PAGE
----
Confirming last week's reports, Samsung today reached an agreement with the State of South Carolina to open a home appliance manufacturing plant in Newberry County.
The $380M facility will produce Samsung's home appliances and will generate 954 local jobs by 2020. This is the latest in a series of investments expanding Samsung's U.S. holdings and operations.
Samsung began contemplating an expansion of its U.S. production base nearly three years ago and initiated discussions with South Carolina in the fall of 2016. Samsung says it selected the Newberry County site for its "high-skilled workforce, robust supply chain and transportation infrastructure and commitment to public-private partnerships."
When fully operational, the plant will employ workers across a broad range of manufacturing roles, including craftsmen, operators, engineers and other both technical and non-technical positions.
The facility will produce home appliances including washing machines from early next year. Samsung already operates a call center in Greenville, South Carolina, that supports 800 full time and contracted jobs.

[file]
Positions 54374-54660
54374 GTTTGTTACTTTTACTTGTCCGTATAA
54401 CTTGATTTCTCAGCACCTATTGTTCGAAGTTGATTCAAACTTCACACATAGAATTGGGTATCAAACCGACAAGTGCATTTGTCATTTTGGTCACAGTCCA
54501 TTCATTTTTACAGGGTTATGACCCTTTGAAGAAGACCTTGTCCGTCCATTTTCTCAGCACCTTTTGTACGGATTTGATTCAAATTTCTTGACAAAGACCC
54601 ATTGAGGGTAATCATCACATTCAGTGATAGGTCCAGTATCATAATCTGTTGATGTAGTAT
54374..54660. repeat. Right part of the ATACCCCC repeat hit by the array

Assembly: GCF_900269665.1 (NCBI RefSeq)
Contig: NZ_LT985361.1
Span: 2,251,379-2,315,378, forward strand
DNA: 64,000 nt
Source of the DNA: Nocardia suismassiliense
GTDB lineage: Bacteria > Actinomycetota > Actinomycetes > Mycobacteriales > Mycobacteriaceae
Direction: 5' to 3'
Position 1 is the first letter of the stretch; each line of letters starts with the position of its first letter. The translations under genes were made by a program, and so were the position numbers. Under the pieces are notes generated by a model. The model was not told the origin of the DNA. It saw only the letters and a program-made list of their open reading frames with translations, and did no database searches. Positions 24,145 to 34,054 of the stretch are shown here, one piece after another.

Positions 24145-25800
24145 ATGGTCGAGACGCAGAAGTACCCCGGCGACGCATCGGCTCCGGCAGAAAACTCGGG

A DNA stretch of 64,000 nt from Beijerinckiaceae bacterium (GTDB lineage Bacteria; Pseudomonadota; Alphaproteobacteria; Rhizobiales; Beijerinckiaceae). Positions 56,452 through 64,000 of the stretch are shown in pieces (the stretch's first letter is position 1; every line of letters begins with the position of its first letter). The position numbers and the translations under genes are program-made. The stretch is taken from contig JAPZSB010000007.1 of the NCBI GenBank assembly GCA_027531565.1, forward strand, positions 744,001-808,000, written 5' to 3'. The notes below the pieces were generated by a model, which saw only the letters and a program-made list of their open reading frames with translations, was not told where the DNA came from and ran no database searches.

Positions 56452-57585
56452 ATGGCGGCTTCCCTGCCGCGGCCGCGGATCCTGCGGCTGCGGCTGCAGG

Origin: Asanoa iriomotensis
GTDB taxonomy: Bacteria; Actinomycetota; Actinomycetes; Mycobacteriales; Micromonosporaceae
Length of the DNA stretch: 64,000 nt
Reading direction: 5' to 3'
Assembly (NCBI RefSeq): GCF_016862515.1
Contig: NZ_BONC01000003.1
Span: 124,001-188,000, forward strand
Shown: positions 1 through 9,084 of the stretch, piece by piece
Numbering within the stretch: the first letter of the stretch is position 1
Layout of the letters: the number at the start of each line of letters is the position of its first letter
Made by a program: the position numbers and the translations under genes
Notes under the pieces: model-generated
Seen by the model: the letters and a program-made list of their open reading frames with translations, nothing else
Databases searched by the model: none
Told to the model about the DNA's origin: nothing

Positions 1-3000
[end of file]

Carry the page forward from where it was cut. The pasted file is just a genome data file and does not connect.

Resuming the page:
The South Korean firm was in talks to build a home appliances plant in the United States amid worries about protectionist policies under U.S. President Donald Trump put pressure on global companies to generate jobs in the country.
The U.S. International Trade Commission (ITC) recently launched a safeguard investigation on washing machines made by Samsung Electronics and LG Electronics, in order to check whether their products hurt the country's local manufacturers as accused by their U.S. rival Whirlpool Corp. If ITC sides with Whirlpool, the U.S. president can order actions such as import quota or higher duties to protect the local industry as recommended by the trade commission.
Running factories in the U.S. will be more expensive for companies rather than having them in other countries, due to the higher wages of the U.S. personnel. However, the companies may be able to offset that expense through the reduction in distribution costs and import tariffs.
In March home appliances rival LG Electronics also announced a $250 million plan to build a factory in Tennessee.